The research also finds that the motor trade is forecast to generate additional sales value of R5,9 billion over the busy promotional period, which is R2,9 billion lower than would be expected in a year with less load shedding.

Says Professor Carel van Aardt, Research Director at the BMR: “With a stagnating economy, rampant unemployment and rising inflation, the Black Friday period this year is about shopping for survival. With bleak economic prospects, we can expect to see consumers stock up on necessities rather than splashing out on luxuries for themselves or buying early Christmas presents for their loved ones.

“The hot sellers this year—apart from groceries in bulk—are likely to include gadgets and equipment to help consumers navigate the loadshedding crisis. In an environment of poor consumer confidence and weak discretionary income, we can also expect to see consumers trade down from expensive brands and products to white label brands and more affordable substitutes.”

Capital Connect says that the current situation of low economic growth and high unemployment will likely lead to a relatively weak Black Friday, with growth that battles to keep pace with inflation. However, there is a demand for alternative power solutions. Year-over-year, consumer interest in inverters has increased by 56 percent, generators by 29 percent, uninterruptible power supplies by 29 percent and solar systems by 34 percent.

The retail sub-sectors that will gain the most additional revenue over the Black Friday period will be general dealers (R7.7 billion); clothing, textile, footwear and leather retailers (R5.5 billion); and furniture, appliance and equipment retailers (R1.6 billion). These amounts could have been substantially higher without loadshedding, with general dealers alone losing out on R577 million, says Capital Connect.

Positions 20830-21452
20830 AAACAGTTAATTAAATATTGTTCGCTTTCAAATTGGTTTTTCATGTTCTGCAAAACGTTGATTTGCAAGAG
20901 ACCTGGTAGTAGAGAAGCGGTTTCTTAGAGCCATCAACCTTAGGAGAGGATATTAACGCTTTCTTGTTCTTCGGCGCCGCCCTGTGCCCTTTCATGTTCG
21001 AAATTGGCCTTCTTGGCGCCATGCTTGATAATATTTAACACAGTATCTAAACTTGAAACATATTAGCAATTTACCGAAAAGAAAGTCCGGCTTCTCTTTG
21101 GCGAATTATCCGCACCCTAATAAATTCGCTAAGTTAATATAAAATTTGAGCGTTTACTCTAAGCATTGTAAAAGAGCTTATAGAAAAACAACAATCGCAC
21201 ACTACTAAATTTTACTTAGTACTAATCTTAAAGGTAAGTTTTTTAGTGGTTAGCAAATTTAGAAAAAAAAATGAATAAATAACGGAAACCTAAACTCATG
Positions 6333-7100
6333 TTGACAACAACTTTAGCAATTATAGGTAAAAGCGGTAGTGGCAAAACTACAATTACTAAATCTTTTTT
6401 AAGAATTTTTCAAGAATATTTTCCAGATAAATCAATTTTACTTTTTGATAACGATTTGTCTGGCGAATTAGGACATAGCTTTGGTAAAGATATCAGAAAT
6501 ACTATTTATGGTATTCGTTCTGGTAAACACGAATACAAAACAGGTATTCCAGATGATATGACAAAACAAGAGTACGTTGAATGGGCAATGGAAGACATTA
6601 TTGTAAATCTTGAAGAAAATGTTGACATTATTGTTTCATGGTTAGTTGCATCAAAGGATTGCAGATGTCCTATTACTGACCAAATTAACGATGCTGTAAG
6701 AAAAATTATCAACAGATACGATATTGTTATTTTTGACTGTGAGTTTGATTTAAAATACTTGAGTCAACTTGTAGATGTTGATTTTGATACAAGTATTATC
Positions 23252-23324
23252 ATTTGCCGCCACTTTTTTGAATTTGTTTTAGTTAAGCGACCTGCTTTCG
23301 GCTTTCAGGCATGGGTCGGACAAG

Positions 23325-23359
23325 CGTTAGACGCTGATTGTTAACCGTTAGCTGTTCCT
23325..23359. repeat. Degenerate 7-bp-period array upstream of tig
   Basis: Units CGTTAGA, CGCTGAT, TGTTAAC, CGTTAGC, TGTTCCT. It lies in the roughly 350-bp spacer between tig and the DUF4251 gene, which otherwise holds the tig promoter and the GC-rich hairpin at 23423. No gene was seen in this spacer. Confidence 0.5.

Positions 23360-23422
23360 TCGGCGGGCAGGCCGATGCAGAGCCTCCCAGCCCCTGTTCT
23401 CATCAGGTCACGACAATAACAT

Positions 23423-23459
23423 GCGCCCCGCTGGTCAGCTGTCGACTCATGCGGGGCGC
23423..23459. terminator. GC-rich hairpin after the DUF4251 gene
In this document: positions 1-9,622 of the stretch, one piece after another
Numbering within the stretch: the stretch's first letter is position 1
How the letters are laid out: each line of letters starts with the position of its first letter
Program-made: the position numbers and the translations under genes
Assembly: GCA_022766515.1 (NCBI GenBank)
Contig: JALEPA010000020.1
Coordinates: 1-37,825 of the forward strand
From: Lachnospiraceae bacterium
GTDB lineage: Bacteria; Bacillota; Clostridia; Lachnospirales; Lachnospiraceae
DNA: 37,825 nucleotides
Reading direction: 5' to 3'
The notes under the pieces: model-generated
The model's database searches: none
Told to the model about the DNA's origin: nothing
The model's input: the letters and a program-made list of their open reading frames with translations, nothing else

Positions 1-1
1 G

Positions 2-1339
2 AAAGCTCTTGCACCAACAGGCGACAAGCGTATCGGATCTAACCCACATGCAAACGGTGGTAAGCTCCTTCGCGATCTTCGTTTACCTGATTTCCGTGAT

In motor trade, the bigger winners include accessories (R1.2 billion), fuel (R2.3 billion), used vehicles (R1.5 billion) and new vehicles (R516 million). New and used car sales are forecast to R1.2 billion less than they could have been in the absence of load shedding, while fuel retailers will be missing out on more than R870 million in potential revenues, it adds.

Apart from the cost to the economy, there is an indirect cost, says Sheldon Friedericksen, former CFO and currently general manager of group benefits at Fedgroup, in that people’s ability to cook a nutritious meal “removes the level of optimism required for growth, and the will to try something new. South Africans are also unable to relax because the lights are out, and spend too much time in traffic.

“All these aspects and more remove the level of optimism required for growth, and the will to try something new.”

Yusuf adds that the longer-term impact of loadshedding for everyone is mental wellness difficulties due to the issues everyone faces.

This article was originally published in the first edition of the 2023 CFO South Africa Magazine. Read it here.